OPINION AND ORDER
The Board of Governors of the Kentucky Bar Association ("the Board" and "KBA, " respectively) has recommended to this Court that Respondent, Rodney S. Justice, be suspended from the practice of law in Kentucky for a period of 30 days. Justice, whose KBA member number is 37124, was admitted to the practice of law on October 1, 1974. His Bar roster address is 1745 East Azafran Trail, San Tan Valley, Arizona 85140.
The allegations of misconduct arise from testimony that Justice gave on August 10, 2010 in a proceeding before the Boyd Circuit Court. A recitation of Justice's disciplinary history is necessary to consideration of this matter. Justice was suspended from the practice of law for 30 days by Order of this Court dated August 24, 2006. Although Justice was technically eligible for automatic reinstatement pursuant to SCR 3.510(2), the Office of Bar Counsel (the "OBC") objected based on the existence of pending complaints.
The objection was never withdrawn and the pending complaints ultimately resulted in Justice receiving two additional suspensions. On September 20, 2007, this Court suspended Justice for a period of 60 days. On January 21, 2010, we again suspended Justice for a period of 30 days.
Justice filed an application for reinstatement with the Kentucky Office of Bar Admissions on May 3, 2010. Since 1975, Justice has also been licensed to practice law in West Virginia. He received a Certificate of Good Standing from the West Virginia State Bar Association dated June 2, 2010. This certificate was added to his application for reinstatement. Later, on February 24, 2011, the West Virginia Court of Appeals imposed a reciprocal suspension arising from Justice's January 21, 2010 suspension in Kentucky.
Thus, on August 10, 2010, when Justice testified before the Boyd Circuit Court, his application for reinstatement to the KBA was pending. During the course of his testimony, Justice was asked when he was admitted to the practice of law, to which he replied, "1974." He was then asked when he stopped practicing law and Justice responded, "2006." The following exchange then occurred:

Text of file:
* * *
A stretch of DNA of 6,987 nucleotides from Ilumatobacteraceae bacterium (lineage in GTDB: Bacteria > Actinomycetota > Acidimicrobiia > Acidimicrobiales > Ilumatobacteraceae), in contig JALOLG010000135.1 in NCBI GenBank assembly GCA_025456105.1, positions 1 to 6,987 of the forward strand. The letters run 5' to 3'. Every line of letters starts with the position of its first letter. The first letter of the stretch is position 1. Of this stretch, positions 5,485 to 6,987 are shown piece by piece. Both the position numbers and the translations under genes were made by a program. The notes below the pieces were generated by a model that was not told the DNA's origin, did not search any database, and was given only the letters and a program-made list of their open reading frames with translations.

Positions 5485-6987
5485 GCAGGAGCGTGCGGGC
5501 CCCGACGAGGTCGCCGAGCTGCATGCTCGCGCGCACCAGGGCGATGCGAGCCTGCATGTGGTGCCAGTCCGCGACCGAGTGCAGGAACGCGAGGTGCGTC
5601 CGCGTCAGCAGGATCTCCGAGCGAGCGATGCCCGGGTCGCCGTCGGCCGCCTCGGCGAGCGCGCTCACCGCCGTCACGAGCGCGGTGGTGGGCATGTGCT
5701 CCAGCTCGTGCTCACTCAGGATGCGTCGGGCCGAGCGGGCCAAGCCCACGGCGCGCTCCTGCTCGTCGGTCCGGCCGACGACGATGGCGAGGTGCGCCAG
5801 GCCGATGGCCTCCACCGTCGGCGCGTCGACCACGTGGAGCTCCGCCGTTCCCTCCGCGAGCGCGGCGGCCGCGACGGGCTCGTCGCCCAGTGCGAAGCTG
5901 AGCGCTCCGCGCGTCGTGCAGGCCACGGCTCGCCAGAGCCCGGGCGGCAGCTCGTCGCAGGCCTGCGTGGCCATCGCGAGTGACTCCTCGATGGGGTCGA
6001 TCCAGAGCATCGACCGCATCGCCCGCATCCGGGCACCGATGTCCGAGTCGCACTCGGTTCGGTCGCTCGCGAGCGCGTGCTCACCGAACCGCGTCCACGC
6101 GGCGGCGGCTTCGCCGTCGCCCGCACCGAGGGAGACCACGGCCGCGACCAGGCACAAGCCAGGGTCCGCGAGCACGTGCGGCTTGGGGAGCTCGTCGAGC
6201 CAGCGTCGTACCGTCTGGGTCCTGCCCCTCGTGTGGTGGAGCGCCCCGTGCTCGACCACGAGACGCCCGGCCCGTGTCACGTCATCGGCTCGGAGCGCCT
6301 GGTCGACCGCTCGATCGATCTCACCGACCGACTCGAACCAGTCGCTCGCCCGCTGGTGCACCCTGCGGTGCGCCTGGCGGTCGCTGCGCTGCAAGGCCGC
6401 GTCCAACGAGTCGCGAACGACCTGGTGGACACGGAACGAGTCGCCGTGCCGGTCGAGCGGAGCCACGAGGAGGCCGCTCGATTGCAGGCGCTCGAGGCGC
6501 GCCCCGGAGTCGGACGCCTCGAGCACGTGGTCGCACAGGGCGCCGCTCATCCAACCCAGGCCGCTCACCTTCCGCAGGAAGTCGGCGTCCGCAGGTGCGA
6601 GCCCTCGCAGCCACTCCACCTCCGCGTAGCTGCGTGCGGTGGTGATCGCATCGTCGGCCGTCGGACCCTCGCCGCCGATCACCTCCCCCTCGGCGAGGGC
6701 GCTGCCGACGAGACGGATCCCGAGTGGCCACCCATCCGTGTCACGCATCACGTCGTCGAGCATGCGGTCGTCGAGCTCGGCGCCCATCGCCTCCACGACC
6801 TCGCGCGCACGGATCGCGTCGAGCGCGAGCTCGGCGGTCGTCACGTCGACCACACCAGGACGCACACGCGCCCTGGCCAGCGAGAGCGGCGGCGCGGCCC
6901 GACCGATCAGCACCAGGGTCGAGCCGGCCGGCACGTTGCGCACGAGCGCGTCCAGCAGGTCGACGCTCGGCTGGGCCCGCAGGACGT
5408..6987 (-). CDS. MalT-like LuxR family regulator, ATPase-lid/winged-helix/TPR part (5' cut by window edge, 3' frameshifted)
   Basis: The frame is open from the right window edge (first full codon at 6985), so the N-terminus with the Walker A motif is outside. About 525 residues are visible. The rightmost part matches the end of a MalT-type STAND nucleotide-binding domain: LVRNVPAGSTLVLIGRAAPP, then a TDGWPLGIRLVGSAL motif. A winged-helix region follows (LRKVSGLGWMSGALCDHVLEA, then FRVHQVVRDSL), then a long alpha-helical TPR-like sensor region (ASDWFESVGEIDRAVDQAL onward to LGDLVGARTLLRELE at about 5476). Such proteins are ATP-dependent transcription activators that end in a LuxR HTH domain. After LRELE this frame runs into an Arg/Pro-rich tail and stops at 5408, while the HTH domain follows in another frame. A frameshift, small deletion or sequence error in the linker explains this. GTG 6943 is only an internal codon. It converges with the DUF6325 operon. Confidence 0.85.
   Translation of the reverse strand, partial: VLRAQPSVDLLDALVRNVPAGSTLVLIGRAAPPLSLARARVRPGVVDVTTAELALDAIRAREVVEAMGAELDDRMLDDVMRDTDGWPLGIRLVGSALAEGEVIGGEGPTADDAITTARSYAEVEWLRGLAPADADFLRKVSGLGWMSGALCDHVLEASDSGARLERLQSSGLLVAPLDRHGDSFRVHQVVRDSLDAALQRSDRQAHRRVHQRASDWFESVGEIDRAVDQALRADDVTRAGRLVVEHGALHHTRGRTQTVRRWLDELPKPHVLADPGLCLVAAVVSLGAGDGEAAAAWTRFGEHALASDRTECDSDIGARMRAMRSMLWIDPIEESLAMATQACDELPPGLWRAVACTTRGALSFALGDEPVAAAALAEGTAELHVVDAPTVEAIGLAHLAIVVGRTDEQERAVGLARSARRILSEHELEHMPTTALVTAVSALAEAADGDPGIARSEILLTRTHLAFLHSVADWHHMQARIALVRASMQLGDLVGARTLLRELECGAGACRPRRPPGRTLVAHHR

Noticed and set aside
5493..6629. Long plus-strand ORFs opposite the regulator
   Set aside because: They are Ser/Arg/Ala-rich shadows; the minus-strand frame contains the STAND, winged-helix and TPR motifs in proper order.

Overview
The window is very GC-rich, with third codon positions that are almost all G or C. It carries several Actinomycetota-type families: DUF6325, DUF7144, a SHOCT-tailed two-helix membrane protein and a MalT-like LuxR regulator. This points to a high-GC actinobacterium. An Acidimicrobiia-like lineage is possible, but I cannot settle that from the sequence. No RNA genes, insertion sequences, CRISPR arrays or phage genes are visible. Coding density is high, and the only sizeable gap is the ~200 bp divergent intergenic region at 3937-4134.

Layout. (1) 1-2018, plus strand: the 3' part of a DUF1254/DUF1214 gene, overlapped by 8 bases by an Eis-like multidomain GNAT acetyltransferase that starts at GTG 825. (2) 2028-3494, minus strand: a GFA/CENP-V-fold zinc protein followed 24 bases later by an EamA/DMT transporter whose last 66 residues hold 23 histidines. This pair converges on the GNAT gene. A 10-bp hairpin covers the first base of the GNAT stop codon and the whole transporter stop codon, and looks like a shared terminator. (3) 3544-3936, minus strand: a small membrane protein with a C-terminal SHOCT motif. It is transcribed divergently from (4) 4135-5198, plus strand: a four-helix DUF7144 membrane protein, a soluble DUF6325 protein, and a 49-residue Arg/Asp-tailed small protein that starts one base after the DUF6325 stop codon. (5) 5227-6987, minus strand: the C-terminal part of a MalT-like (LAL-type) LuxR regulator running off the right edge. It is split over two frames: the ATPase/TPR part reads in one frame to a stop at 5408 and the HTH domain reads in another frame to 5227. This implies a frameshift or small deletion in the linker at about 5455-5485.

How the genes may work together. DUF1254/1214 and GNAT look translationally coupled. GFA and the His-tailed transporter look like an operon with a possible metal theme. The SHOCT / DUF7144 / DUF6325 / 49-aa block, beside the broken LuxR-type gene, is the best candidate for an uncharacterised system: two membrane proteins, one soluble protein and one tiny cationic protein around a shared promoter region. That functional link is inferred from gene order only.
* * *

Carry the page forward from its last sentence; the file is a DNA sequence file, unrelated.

Q: Currently, are you suspended from the practice of law?
Q: Just not actively practicing?
The OBC considered this testimony to be false. The Inquiry Commission issued a two-count charge. Count I alleged a violation of SCR 3.130-3.3(a)(1), which prohibits an attorney from "knowingly mak[ing] a false statement of fact or law to a tribunal or fail[ing] to correct a false statement of material fact or law previously made to a tribunal by the lawyer." Count II alleged that Justice had engaged in conduct involving dishonesty, fraud, deceit or misrepresentation, in violation of SCR 3.130-8.4(c).
A trial commissioner was appointed, though a hearing was never conducted. Instead, the parties entered joint stipulations as to the facts. The trial commissioner ultimately found Justice not guilty of both counts in the charge. The thrust of the trial commissioner's ruling was that Justice's statements were not false because at the time of his testimony he was licensed to practice law in West Virginia. Further, the trial commissioner was persuaded by the fact that Justice's suspensions were for definite periods of time which had passed and his reinstatement application was pending.
The OBC filed a notice of appeal and the Board of Governors considered the matter de novo. By a vote of 12-4, the Board found Justice guilty of both counts. The Board rejected the OBC's request for a suspension of 61 days, instead recommending a 30-day suspension. Neither Justice nor the OBC has filed a notice of review pursuant to SCR 3.370.
We agree with the Board that Justice's testimony was false. On August 10, 2010, Justice replied in the negative when asked if he was suspended from the practice of law. Indeed, he was suspended from the practice of law. He was suspended from the practice of law in Kentucky. The fact that an application for reinstatement was pending might have provided more detail to his response, but it does not change the reality that he was not then permitted to practice law in Kentucky. Justice was not eligible for automatic reinstatement by virtue of the OBC's objection, which had not been withdrawn. See SCR 3.510(2). An attorney who has been suspended may not practice law while an application for reinstatement is pending. SCR 3.130-5.5(a). Simply put, the suspended attorney is suspended until reinstated.
Also irrelevant is the fact that, at the time of his testimony, Justice was a member in good standing of the West Virginia State Bar Association. Justice was not asked whether he was suspended from the practice of law in West Virginia. He was simply asked whether he was suspended from the practice of law. We also note that the overall context of Justice's entire testimony strongly suggests that both the examining attorney and ...